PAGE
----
While many news outlets were blathering on about the end of life for Windows XP, a huge hole in OpenSSL was discovered. OpenSSL secures a huge percentage of the Internet, meaning many of the sites you use have had their security compromised.

These revelations, while painful, are very much necessary to create a more secure Internet.

The Heartbleed Bug is a serious vulnerability in the popular OpenSSL cryptographic software library. This weakness allows stealing the information protected, under normal conditions, by the SSL/TLS encryption used to secure the Internet. SSL/TLS provides communication security and privacy over the Internet for applications such as web, email, instant messaging IM and some virtual private networks VPNs.The Heartbleed bug allows anyone on the Internet to read the memory of the systems protected by the vulnerable versions of the OpenSSL software. This compromises the secret keys used to identify the service providers and to encrypt the traffic, the names and passwords of the users and the actual content. This allows attackers to eavesdrop on communications, steal data directly from the services and users and to impersonate services and users.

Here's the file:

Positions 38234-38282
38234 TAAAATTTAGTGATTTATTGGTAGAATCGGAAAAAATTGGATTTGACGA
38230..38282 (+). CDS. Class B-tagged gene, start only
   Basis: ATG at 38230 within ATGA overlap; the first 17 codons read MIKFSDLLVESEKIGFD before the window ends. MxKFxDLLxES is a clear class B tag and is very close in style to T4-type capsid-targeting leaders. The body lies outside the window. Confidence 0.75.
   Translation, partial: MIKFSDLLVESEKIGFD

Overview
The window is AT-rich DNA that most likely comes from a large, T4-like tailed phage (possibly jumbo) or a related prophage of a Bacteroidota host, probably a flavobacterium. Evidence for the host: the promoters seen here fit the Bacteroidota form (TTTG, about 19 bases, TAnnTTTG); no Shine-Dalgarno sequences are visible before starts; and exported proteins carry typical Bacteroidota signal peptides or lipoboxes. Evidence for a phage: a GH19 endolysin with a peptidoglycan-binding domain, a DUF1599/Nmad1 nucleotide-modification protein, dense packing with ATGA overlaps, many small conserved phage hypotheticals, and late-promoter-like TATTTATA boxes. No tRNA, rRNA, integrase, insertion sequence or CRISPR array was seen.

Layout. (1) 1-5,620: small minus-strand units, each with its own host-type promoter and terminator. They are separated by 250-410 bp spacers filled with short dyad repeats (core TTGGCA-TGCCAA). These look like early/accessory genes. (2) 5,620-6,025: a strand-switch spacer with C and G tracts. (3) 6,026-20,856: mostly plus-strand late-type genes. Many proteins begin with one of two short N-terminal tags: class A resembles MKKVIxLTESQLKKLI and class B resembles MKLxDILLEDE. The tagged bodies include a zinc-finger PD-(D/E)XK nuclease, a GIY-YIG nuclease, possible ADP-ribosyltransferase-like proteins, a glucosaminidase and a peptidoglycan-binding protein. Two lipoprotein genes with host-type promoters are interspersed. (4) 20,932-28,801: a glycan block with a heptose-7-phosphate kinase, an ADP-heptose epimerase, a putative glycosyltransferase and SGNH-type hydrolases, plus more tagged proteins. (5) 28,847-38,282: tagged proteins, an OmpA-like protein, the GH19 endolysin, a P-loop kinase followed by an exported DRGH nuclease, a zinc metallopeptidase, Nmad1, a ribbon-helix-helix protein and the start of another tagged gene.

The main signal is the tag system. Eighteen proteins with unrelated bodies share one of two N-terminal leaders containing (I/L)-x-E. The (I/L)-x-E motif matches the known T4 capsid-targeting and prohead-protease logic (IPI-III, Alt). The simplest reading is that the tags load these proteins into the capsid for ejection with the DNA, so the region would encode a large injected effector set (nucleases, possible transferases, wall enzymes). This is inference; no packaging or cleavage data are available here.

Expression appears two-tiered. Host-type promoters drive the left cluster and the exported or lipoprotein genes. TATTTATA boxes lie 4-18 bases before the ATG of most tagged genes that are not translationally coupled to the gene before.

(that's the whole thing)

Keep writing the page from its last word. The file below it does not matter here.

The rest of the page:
via Heartbleed Bug.

Bonus link: Bruce Schneier on the Heartbleed bug.

Sticky switcheroo: FDA cracks down on honey labeling – Health –

Tuesday, April 8th, 2014

The Food and Drug Administration is cracking down on the fake honey claims in some foods. Looks like I got my wish!

Have you been duped by a honey poser?

Companies have been selling sugary, sticky honey blends on grocery store shelves for years, adding syrups or sweeteners not made naturally by bees, but hiding their fraud on the packaging under the label “honey.” This food fraud also applies to foods that list “honey” as an ingredient. You might not be getting the real thing.